These are just a few examples of how deeply the Twilight series speaks to young adults. It captures the awkwardness, excitement, and frustration of being a teenager—and does so with humor, which is no easy feat. Overall, the books help readers feel like they’re not alone in their struggles; they can identify with the characters and, in some cases, even feel a little bit sorry for them. While researching this article, I came across a lot of really great quotes by Bill Clinton on the topic of young adults and the challenges they face. One quote in particular stood out:

  • “‘You’re 24?’ Dad asks. ‘You’re an adult. You’ve got to start behaving like one.’ The implication was clear: I’m growing up. I don’t need to listen to or obey you anymore. It wasn’t a complaint; more of a statement of fact. I’m no longer his child; I’m his equal. This change scares him, which is why he needs to keep reminding me that I’m still his son. And it scares me too.
  • “You’re not a little kid anymore, Bella,” Alice tells her in Twilight. “You’re not little any more, but you’re also not a grown-up—at least not yet. I mean, you’re still doing your diapers and wearing your baby clothes, aren’t you?”
  • “‘I’ve always felt like I belonged with the older kids,’ I admitted. ‘You know, the ones who’ve been through puberty. The cool kids.’
  • “‘Well, you do,’ she replied. ‘And don’t worry, you’re going to learn to like it here. You’re going to like being a teenager. You’re going to love it,’ she said, putting a playful bend on the word “love.” ‘You’re going to have lots of girlfriends and sleepovers, and you’ll learn to love the pain in your heart when you have to choose between them.’ She reached over and gave my cheek a playful punch. ‘You should listen to your mom,’ she said. ‘She’s right. You are growing up, and you’re going to have to start acting like an adult.’

3. The Books’ Vision Of Maturity

There’s also something slightly rebellious about the Twilight series. The books are filled with references to illegal drugs and alcohol, and though they don’t provide any real insight into the subject matter, it’s important to point out that the content isn’t meant to be taken seriously. For instance, consider the following quotes:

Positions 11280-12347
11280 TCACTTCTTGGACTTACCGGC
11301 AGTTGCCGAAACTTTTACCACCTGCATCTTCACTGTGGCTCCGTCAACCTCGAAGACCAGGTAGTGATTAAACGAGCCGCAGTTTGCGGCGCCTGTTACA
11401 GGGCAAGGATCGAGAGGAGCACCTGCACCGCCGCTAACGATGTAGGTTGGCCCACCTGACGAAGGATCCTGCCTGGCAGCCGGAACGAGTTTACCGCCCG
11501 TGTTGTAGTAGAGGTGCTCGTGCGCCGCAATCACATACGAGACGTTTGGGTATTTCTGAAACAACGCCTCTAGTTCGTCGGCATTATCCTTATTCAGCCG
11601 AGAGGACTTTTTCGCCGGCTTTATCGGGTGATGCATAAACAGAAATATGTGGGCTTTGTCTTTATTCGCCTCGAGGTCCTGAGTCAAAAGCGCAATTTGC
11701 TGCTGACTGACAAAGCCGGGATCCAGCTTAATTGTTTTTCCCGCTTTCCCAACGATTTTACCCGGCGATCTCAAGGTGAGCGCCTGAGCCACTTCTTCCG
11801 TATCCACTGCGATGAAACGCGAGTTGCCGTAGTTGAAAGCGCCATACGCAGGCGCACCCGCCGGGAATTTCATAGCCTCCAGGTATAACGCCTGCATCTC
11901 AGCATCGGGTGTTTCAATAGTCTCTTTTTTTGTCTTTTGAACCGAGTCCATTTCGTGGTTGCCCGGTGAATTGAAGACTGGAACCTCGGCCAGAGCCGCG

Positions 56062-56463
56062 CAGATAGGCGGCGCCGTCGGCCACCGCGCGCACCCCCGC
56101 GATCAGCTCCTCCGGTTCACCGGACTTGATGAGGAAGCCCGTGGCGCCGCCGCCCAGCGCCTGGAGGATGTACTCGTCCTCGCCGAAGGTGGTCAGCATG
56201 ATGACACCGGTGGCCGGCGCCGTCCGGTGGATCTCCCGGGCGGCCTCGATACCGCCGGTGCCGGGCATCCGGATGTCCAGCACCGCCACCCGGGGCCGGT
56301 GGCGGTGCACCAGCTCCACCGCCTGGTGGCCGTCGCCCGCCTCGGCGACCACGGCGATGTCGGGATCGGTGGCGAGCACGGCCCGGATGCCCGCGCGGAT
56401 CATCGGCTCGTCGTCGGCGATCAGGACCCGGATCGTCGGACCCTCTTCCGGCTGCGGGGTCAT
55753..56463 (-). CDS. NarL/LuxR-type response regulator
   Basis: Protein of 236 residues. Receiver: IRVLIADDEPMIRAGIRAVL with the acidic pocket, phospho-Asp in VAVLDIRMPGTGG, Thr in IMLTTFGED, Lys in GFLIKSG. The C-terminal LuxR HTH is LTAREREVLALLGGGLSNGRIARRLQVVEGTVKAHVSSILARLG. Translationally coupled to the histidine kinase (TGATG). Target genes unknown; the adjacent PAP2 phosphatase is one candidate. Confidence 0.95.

• “When my friends and I get together to talk about boys, we always laugh about how weirded out some of them get when they hear about sex and listen to music together,” Bella tells Jacob in Twilight. “We call it ‘doing the robot.’ They act like they’re human robots, following the music and going through the motions. We had a group text where we’d read passages from the books and laugh about the perverted scientists who engineered these robots.”
  • “Just because I don’t drink alcohol or do drugs doesn’t mean I’m not involved with boys,” Bella jokes in Twilight. “It just means I haven’t found the right ones yet.””
  • “I can see why you boys love chaos,” Mr. Burke tells Bella in Twilight. “It makes you feel alive.” He laughs, but it isn’t a friendly sound. I don’t like it when adults laugh at boys’ expense.”
  • “Is it wrong of me to want to spend the rest of my life listening to music and reading books?” Bella asks in Twilight. “Is that so wrong?”

Again, these are just a few examples of how the Twilight series questions the accepted notions of adulthood. The books are filled with references to literature, music, and the arts, as well as the issues surrounding them. The series is concerned with presenting a positive attitude towards life, even when it comes to struggling with mental illness and addiction. That’s why I think it speaks to millennials so much; we were raised in a world where being cool, happy, and popular is valued above all else. Now that we’re adults, we have to confront our fears and anxieties and strive for better mental health, regardless of whether we’re suffering from depression or anxiety disorders. The Twilight novels offer an escape from the reality of growing up and the pressures that come with it.